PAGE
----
One of the most popular investment strategies is to buy the dip. It means buy more stocks as prices fall. In a bull market, it works. But, if we’re being honest, buying anytime works in a bull market.

The chart below shows that buying the dip doesn’t always work. This is a chart of American Airlines Group (Nasdaq: AAL). The stock has been in a downtrend since the beginning of 2018 and buying dips led to increased losses.

buy the dip COTD

Source: Optuma

This is anecdotal evidence that buying the dip doesn’t work. Of course, I could also show anecdotal evidence demonstrating the strategy does work.

To Buy the Dip, or Not to Buy

Instead of presenting dueling charts, let’s review actual data. This is an idea that can be tested.

For the test, I’ll define a dip as a new 20-day low. For comparison, I’ll also test buying new 20-day highs. For both tests, I’ll hold for one month. The test will look at all the stocks in the S&P 500 over the past 20 years. That time captures two bear markets, two bull markets and the recent gyrations in the stock market.

This test basically compares buying dips to buying new highs. The results are shown below.

% Wins Average Gain
Buy the dip 58.0% 1.4%
Buy the breakout 57.5% 1.0%

As the test shows, buying the dip is a good strategy. It beats buying breakouts.

This might be a surprise, but both strategies beat the market. Whether you bought dips or breakouts, the strategy delivered an average annual gain of more than 7%. Index investors achieved annual returns averaging about 6%.

Perhaps more importantly, both strategies had less risk than buy and hold.

The test period included two bear markets. Investors who bought in early 2000 didn’t break even until 2013. With either buying the dip or buying the breakout strategies, losses were always recovered in one year.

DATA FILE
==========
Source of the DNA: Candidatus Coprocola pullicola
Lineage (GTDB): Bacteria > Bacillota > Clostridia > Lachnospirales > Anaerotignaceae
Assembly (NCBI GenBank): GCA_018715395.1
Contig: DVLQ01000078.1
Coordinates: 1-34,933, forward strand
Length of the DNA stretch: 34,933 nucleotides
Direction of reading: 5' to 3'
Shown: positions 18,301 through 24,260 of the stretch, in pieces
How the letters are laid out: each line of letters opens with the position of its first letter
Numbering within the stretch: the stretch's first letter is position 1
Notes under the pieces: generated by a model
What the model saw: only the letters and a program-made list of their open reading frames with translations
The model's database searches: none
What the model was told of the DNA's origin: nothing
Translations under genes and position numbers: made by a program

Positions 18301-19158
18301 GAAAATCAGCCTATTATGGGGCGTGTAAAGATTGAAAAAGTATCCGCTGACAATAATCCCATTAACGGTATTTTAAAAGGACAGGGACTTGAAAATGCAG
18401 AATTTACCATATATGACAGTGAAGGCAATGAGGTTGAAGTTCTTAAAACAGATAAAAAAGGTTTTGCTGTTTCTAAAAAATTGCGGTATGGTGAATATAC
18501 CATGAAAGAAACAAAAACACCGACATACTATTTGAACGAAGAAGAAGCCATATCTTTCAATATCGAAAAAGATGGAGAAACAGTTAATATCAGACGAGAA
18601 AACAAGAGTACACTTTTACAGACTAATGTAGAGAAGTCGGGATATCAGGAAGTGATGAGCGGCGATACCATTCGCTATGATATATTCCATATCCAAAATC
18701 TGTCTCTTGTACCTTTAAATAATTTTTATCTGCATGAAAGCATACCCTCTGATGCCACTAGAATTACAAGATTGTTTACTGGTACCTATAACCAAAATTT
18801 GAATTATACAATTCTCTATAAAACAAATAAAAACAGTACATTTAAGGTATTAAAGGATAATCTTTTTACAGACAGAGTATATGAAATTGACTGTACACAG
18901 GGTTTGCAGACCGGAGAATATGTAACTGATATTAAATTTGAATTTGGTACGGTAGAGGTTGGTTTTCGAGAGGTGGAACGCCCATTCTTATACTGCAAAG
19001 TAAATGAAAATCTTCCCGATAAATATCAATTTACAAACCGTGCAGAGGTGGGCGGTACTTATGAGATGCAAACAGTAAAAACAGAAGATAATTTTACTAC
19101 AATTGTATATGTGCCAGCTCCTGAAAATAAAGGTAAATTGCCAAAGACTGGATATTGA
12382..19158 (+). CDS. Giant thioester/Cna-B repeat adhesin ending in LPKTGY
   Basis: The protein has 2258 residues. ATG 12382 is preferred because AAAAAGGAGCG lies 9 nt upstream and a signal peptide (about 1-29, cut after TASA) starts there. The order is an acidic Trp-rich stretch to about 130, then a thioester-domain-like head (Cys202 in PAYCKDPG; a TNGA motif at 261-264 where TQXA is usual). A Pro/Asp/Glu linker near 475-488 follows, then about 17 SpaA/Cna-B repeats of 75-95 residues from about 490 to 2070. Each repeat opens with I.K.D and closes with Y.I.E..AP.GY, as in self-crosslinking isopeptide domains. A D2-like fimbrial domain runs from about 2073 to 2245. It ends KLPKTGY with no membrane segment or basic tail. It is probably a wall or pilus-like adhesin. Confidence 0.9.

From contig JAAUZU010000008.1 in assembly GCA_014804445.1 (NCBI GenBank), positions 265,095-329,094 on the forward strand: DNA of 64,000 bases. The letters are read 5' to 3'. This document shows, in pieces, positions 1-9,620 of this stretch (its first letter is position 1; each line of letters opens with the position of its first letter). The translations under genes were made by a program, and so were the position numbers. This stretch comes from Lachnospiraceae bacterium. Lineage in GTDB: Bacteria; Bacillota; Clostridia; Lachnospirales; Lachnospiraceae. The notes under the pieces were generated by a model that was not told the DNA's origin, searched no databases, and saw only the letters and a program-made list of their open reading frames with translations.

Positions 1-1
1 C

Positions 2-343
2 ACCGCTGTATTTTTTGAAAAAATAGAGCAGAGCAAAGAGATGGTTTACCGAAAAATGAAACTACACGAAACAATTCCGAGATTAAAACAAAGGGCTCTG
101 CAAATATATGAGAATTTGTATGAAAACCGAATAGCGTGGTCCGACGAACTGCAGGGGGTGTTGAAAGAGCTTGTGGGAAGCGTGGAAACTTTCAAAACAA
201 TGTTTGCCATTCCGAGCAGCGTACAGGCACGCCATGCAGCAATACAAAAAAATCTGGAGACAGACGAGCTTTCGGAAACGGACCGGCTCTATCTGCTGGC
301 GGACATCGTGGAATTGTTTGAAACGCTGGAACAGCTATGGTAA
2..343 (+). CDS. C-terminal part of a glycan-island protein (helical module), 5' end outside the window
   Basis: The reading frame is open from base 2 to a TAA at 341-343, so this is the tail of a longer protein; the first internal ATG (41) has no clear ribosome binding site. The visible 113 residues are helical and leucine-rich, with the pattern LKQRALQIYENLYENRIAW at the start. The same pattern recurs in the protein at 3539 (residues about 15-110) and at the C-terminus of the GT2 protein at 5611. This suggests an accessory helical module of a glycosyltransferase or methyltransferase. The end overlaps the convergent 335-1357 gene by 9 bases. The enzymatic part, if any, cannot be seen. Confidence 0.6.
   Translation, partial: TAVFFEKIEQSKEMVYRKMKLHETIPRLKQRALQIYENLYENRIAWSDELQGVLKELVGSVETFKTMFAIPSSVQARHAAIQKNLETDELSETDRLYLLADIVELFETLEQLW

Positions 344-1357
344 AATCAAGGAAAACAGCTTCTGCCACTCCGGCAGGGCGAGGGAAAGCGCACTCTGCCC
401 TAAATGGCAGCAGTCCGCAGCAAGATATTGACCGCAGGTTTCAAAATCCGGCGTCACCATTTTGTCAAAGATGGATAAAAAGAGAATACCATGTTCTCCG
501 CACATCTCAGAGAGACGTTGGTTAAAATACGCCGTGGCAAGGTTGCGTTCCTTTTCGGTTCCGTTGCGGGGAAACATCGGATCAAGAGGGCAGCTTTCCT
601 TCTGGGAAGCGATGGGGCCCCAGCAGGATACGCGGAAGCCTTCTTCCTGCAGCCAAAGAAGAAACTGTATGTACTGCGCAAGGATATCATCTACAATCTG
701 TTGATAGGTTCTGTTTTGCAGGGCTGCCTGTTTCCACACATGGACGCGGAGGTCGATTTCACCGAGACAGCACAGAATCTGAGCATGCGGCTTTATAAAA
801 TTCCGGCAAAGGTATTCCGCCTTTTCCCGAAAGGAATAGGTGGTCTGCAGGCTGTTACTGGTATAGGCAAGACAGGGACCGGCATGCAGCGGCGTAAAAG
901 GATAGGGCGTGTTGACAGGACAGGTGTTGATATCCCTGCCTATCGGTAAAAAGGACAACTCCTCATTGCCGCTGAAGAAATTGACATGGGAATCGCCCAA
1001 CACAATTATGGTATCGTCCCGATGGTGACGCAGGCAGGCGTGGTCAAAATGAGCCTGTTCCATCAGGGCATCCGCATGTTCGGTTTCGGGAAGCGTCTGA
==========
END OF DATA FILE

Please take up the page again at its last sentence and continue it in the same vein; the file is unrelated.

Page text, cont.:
Both strategies beat the market and reduced risk by having an exit strategy. Both tests required an exit after four weeks. This means your money is only at risk a short amount of time.

Exit rules can dramatically improve performance. They avoid large losses. That’s important because losses can be life changing.

Imagine someone who planned to retire in 2000 or 2008. Bear market losses could result in delaying retirement by years. A bear market could mean missing time with grandchildren or working until health problems make retirement less enjoyable.

That’s the real risk buy-and-hold investors face. Traders with an exit strategy can enjoy a higher likelihood of having the money they need when they need it.

A note from author Michael Carr: Soon, I’ll be sharing details on a strategy I’ve been trading for a local animal rescue. It’s a short-term strategy. On average, trades are closed about two days after they’re opened. I placed $10,000 in that account on Jan. 1 and we made more than $7,600 in gains by May 31. To learn more, click here.

Michael Carr is a Chartered Market Technician for Banyan Hill Publishing and the Editor of One Trade, Peak Velocity Trader and Precision Profits. He teaches technical analysis and quantitative technical analysis at New York Institute of Finance. Mr. Carr also is the former editor of the CMT Association newsletter Technically Speaking.

Follow him on Twitter @MichaelCarrGuru.